Do You Need Life Insurance for Teenagers?
Should you get life insurance for teenagers?
You want the best for your teen, now and in the future. If you’re thinking about life insurance for teenagers, there’s some specific benefits and advantages to getting a policy.
Here’s what you need to know about coverage options and costs to get life insurance for your teenager:
4 Reasons to Get Life Insurance for Teenagers
Even though most teenagers don’t carry a parent’s level of financial responsibility (e.g.: mortgage, car payment, credit card debt, dependents), there are four reasons to consider life insurance for teens.
1. Guaranteed insurability
One very common reason to purchase life insurance for teenagers is called “guaranteed insurability.”
- Guaranteed insurability is an option on permanent life insurance policies. It allows a covered individual to purchase additional coverage without having to prove health status again. The amount of coverage that can be added, and at which intervals in time, are specified in the specific life insurance policy.
So what happens when you purchase life insurance for your teen now, while they are young and healthy?
- Low premium. Their premium will start low and remain low throughout their coverage.
- Additional coverage. Additionally, they can add more coverage to their plan as they get older without having to update their health status.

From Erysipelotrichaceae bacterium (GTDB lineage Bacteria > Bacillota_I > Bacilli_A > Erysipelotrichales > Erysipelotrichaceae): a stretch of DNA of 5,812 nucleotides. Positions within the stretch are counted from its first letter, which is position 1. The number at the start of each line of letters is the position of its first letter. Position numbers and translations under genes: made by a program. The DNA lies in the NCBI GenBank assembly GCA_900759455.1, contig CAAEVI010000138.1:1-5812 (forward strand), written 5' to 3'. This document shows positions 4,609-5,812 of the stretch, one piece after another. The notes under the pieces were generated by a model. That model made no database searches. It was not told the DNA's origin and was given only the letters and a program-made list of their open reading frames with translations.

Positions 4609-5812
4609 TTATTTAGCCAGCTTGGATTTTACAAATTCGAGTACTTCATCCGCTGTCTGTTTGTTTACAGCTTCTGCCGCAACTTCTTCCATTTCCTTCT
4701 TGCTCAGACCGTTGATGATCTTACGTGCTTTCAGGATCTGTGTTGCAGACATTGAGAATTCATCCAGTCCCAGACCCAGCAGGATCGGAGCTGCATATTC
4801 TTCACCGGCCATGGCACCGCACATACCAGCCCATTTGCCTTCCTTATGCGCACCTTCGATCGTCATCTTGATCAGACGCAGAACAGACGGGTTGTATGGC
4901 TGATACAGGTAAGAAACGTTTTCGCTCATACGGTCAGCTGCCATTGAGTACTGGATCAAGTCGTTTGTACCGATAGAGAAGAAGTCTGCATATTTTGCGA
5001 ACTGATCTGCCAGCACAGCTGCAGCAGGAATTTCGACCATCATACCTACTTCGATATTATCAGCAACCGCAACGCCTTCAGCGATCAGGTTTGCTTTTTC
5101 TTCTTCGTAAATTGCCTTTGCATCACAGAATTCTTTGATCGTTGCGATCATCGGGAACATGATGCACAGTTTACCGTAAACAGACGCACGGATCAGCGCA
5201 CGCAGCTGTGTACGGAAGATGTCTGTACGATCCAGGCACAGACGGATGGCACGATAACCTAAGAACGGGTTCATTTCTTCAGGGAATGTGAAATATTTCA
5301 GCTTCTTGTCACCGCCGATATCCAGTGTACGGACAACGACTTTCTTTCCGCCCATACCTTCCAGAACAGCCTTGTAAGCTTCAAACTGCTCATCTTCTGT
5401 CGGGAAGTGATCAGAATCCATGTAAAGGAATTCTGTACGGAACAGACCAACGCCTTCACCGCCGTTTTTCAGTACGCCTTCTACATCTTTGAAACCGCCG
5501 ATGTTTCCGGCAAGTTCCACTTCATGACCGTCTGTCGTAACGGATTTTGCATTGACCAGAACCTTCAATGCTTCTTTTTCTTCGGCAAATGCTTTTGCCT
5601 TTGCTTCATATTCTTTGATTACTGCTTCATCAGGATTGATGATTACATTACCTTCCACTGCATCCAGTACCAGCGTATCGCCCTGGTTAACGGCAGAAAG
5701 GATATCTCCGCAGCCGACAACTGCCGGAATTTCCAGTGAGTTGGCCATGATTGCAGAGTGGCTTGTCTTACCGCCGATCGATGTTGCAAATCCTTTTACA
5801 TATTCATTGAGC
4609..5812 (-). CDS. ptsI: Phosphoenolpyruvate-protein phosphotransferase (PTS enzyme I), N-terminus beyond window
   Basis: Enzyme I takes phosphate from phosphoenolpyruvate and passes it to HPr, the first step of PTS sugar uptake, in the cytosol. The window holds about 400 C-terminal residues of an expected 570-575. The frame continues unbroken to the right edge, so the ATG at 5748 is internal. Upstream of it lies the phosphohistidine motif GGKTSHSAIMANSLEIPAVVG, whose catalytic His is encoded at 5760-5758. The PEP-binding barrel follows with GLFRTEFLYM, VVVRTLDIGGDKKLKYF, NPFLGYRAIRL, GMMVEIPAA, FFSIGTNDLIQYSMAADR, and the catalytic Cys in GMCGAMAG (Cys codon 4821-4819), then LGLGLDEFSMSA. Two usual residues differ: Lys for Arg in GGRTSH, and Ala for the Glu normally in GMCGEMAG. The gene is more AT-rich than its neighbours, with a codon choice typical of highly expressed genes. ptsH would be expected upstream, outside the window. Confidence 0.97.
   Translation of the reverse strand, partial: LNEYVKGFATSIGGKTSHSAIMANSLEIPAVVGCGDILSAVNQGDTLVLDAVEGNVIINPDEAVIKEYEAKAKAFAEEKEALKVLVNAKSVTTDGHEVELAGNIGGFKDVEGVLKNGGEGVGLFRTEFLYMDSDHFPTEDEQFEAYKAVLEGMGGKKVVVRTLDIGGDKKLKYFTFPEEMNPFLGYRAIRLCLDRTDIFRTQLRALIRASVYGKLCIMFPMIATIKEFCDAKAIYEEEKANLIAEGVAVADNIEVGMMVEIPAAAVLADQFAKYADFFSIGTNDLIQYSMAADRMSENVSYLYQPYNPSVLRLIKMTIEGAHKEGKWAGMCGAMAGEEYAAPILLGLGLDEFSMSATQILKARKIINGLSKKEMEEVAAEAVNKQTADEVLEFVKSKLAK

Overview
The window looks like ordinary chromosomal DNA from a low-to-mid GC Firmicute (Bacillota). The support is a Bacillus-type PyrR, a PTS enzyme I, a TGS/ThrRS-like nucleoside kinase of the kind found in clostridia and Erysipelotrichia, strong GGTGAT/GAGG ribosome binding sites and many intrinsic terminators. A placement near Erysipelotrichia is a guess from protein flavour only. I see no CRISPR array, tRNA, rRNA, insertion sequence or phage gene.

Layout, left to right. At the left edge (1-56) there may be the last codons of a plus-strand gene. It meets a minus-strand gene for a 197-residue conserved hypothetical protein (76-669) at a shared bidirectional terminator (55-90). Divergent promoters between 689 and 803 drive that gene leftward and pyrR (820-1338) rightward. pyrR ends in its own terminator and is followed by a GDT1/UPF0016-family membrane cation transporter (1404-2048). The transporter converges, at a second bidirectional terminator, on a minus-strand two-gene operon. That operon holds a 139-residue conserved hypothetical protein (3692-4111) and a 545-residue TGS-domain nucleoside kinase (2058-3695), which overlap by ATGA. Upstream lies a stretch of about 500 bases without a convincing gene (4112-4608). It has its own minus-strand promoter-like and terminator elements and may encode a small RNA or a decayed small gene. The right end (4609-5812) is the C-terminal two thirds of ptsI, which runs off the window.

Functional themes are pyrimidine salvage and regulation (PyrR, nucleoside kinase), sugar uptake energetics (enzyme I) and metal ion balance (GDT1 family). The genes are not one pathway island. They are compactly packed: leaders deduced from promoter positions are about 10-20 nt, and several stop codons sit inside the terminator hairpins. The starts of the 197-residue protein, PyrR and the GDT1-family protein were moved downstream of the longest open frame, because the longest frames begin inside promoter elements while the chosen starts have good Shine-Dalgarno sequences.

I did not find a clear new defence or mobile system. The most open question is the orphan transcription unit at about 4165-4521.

- Health conditions. If they develop a health condition, their ability to get life insurance won’t become a concern. They will have the option of maintaining their current policy as they age, adding to it as their life progresses.
2. Medical and funeral expenses
Medical and funeral expenses are conventional reasons to purchase life insurance for teenagers. An unexpected loss, independent of age, can be a financial burden.
- Burial & cremation costs. The average cost for a burial funeral in the United States is $7,848, according to the National Funeral Directors Association.1 The average cost for cremation is $6,971.
- Additional funeral expenses. But this doesn’t include a burial plot for an urn or casket. The average burial plot costs around $1,000 to $4,500, depending on the location, size of the plot and several other factors.2
3. Student loans
When it’s time to send your teen off to college, trade school, or other higher-education opportunity, student loans may be essential to paying for education.
It’s important to remember that not all student loans are treated equally if your student passes away before paying them back.
- Federal student loans are “discharged” if the borrower passes away. After proof of death, the student loan debt is written off.3
- Private student loans do not have to discharge loans if the borrower passes away. If whoever has taken out a loan dies, the debt will be collected from their estate. If there isn’t an estate, the debt will be collected from the student’s co-signers or a spouse.
If you purchase life insurance for your teen and your teen has a student loan, it’s a good idea to add the sum of the loan to the policy.
4. Extended bereavement leave & grief counseling
The loss of a young family member can be devastating for everyone. Parents may want to take extra time off work before they feel comfortable returning.
- Bereavement leave. If that time isn’t paid leave, you or your spouse may be put in a difficult position—go back to work before you are ready, or experience a drop in your regular income. Note: The typical bereavement leave policy for private-sector employers is just three to five days.4